LAKE COMO, PENNSYLVANIA
JDC Entwine has a seven-year old partnership with BBYO, the world’s largest pluralistic Jewish teen movement. I, along with 10 of the 23 fellows this year, will be working with BBYO in our respective cities, developing the Jewish youth movement through local, regional and international programming.
For three days in late July, about half of the BBYO fellows gathered in Lake Como, Pennsylvania at the BBYO International Kallah, a summer retreat for high schoolers. Our own programming focused on aspects of leadership that will be especially useful in our work with teens, and we even had the chance to lead a discussion session at the camp about international responsibility, where the teens brainstormed how they could help communities in need around the world. One of the pieces of advice that stuck out to me about such programming was that it’s far more beneficial to err on the side of maturity, because the teens will certainly rise to the occasion. Remembering how it felt to be in high school was more difficult than I anticipated, and this was a reminder that triggered memories of what it felt like to be trusted with serious questions.
I was constantly impressed by the maturity of the BBYO teens and the moral and philosophical questions they were interested in pursuing during learning sessions. One boy spent ten minutes of his free time after a discussion explaining to Becca (the fellow in Copenhagen) and I his text-based theory of why David was not actually an underdog in his fight against Goliath. Yet at other moments, especially during free time, I realized I completely forgot what it felt like to be fifteen and in a place far away from home, living with 200 peers and much-anticipated freedom.
It was certainly an experience to be dropped into the middle of a camp that I did not attend, where I didn’t know the terminology or traditions. During meals, we would each pick a table, sit down, and get to know the teens who chose to spend 3-6 weeks of their summer engaging in Jewish learning and leadership. Remarkably, I was able to play very little Jewish geography, and I expect that the experience as a whole might emulate some of the strangeness of being in a new place that I will surely encounter this coming year.
NEW YORK CITY
Many important things happened at the four-day orientation in New York. I finally received my Finnish work permit, which meant that I could book a flight for the week
following Orientation. I thought I was heading into the field late, but it turns out I was one of the first fellows to arrive at their placement this year. Of course, this made sitting through four days of orientation a bit stressful, as I had already begun mentally packing and preparing.
Although my individual placement may feel quite far away from the organization that sponsored it, it was important and moving for me to hear the stories of the people and families whose lives the JDC has impacted. From airlifting Jews out of Ethiopia to Israel, to providing essential aid to families in the Former Soviet Union or areas like Haiti and Nepal struck by natural disaster, the JDC reaches far and wide in helping Jews–and people–around the world in a variety of circumstances. It was important to know that this fellowship is a part of the same goal.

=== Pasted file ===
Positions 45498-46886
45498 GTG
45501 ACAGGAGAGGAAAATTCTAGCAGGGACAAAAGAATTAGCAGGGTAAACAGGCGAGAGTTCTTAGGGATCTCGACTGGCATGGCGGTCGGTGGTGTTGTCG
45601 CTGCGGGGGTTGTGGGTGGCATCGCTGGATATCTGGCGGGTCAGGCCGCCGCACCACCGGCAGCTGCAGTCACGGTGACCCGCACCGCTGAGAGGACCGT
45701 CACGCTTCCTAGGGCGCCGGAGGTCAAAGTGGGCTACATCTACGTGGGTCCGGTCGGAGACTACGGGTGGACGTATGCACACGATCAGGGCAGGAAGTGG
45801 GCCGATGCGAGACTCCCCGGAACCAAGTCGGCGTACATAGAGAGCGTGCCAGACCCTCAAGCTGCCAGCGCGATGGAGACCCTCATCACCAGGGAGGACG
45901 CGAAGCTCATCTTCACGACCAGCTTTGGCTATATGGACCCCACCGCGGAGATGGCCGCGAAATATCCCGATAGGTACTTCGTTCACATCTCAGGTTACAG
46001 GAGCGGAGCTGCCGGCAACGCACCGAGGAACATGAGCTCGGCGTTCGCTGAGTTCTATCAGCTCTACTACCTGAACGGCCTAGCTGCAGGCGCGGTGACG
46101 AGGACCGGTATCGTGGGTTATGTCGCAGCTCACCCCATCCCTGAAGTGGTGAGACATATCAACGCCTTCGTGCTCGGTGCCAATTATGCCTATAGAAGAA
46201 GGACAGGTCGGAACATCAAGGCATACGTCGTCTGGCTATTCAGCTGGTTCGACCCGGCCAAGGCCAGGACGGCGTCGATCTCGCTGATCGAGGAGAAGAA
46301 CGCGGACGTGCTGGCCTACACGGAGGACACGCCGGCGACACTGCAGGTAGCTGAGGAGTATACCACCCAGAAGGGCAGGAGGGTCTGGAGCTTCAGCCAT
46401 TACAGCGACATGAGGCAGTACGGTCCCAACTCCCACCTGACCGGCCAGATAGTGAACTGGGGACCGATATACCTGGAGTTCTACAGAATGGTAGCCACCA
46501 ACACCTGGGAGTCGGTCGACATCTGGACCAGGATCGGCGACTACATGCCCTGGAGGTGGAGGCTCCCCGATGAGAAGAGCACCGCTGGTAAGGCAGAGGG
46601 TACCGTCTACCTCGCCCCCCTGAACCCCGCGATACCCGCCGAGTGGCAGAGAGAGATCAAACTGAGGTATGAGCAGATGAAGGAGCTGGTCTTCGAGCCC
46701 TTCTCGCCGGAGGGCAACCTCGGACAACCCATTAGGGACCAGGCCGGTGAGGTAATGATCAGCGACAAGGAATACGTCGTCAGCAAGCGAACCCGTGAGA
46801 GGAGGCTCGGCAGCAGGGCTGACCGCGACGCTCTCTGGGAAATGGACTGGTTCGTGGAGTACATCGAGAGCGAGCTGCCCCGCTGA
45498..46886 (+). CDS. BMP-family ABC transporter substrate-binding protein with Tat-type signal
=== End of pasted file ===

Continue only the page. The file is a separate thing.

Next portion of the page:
WASHINGTON DULLES INTERNATIONAL AIRPORT
My last Shabbat dinner at home marked the beginning of a whole list of lasts and another bright string of firsts. It was also my brother’s last weekend at home before he began college, and essentially the last night together before my parents became empty nesters. It’s been a tradition at our Shabbat dinners that everyone say what they are thankful for from the past week, and it seemed that there was no good way to sum everything up and to communicate the excitement I felt.
Standing in the Icelandair line in my puffy down coat, I could see that my bags were each at least twice the size of everyone else’s. But I somehow, miraculously, managed to get them checked. It also seemed somehow fitting that on my first flight I sat next to two construction workers from West Virginia who had never before left the United States. What a world they are about to see, I remembered thinking to myself.
I touched down the first time to a clear, cool night in Keflavík, Iceland, and the second time to a cooler foggy morning in Helsinki. I was incredibly thankful to arrive to a beautiful, furnished apartment (although it was not marked with a number, which provided a temporary roadblock.) A new fluffy blanket was waiting for me, and the first thing I did after running out to buy a towel (and trying for at least 20 minutes to unlock the wrong apartment in the wrong building next door to mine) was take a three-hour nap. After a day of unpacking and a lovely dinner with my field supervisor’s family, I can finally say I’ve settled into my new home in Helsinki.
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